Join Our Telegram Channel


Once again, the New Jersey Appellate Division has given a strong boost of support to the Beis Din system.

Prior to entering into a business deal, a rental lease, or a divorce proceeding, many members of our community enter into agreements which set forth the terms of their transactions and contain arbitration clauses that in case of a dispute a Beis Din will decide the dispute.

Such arbitration provisions are now commonplace in consumer contracts at large, but especially in the frum community.

In order for these provisions to be enforceable in court, established case law requires the agreement to expressly state that in choosing arbitration, consumers waive their right to sue in court.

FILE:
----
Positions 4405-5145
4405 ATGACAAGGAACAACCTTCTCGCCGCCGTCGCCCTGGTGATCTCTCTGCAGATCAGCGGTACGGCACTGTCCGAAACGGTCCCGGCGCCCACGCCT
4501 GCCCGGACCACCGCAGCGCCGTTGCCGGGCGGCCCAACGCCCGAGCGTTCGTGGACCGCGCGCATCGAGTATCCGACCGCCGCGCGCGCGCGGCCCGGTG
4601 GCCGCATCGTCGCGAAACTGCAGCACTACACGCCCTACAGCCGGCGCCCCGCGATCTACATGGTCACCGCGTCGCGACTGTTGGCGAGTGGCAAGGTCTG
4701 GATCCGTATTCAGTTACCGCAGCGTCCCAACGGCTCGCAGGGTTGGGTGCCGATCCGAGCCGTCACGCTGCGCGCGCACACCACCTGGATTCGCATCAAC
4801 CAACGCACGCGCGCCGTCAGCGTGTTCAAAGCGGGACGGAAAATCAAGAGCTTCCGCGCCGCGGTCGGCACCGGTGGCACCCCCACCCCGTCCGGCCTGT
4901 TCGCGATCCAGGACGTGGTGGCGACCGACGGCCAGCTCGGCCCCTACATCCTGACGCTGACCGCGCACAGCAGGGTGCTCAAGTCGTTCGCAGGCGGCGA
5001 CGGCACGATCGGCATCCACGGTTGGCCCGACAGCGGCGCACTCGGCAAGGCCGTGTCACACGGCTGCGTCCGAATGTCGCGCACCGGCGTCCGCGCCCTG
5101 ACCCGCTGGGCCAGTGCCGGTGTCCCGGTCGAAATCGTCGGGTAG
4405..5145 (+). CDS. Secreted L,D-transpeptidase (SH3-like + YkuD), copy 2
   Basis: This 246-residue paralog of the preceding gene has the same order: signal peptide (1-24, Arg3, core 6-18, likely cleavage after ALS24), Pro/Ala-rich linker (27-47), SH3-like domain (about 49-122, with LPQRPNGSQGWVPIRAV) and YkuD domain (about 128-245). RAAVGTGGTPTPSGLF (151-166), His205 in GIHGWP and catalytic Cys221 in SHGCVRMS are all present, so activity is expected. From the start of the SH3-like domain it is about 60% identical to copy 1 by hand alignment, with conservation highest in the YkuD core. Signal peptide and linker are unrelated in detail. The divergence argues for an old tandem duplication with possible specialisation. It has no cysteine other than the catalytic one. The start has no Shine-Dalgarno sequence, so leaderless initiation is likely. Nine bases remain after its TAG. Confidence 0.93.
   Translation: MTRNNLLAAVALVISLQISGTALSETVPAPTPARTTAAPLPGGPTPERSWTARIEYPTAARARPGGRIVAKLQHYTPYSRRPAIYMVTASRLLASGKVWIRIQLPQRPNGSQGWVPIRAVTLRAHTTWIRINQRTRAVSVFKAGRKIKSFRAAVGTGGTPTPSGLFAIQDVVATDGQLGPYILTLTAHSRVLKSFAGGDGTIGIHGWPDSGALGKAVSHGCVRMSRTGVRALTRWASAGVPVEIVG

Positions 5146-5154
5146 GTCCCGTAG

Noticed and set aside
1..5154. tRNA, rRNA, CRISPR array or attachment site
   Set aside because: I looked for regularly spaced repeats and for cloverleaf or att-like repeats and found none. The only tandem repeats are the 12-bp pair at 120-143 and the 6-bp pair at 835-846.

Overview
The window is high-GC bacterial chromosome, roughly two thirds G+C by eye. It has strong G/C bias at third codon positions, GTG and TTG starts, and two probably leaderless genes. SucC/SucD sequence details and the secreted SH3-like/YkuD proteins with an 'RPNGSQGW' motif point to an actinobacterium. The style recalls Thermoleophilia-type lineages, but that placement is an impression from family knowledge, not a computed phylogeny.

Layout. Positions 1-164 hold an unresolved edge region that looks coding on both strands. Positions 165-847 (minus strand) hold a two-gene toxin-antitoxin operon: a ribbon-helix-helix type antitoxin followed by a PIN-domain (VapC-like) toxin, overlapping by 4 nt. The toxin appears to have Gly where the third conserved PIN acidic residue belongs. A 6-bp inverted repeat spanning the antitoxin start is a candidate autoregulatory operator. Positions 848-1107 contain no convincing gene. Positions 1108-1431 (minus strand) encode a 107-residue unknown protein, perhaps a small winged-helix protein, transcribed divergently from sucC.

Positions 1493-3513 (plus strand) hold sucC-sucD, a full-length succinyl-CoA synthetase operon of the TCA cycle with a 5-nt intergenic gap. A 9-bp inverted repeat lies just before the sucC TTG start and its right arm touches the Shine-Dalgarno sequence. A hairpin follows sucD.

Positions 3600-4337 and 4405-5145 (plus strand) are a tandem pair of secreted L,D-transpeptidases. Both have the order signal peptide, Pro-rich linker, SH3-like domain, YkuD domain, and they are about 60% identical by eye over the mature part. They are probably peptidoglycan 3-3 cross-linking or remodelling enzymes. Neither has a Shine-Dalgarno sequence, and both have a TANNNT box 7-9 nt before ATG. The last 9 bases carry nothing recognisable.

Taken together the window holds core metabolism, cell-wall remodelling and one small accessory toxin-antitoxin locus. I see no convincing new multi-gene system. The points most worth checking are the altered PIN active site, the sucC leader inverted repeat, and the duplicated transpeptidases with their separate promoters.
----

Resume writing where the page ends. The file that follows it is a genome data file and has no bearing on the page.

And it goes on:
A case ruling released just today reinforces that it is imperative for parties to commercial contracts to closely review precise terms of arbitration clauses with experienced Toanim and Lawyers to ensure; a) that there are no confusions as to what is being agreed to; and b) that the agreement will be enforceable in court if necessary.

Hellana Pharr was hired by Lowe's Companies, Inc. (Lowe's) in Morris Plains in July 2019. She worked as a head cashier.

On February 13, 2022, a customer berated a cashier, who Pharr supervised. Pharr intervened and advised the customer to leave the store. The customer proceeded to direct racial slurs and other disparaging remarks at her, both in the store and as the customer drove away. The customer subsequently called Lowe's corporate offices to complain about Pharr.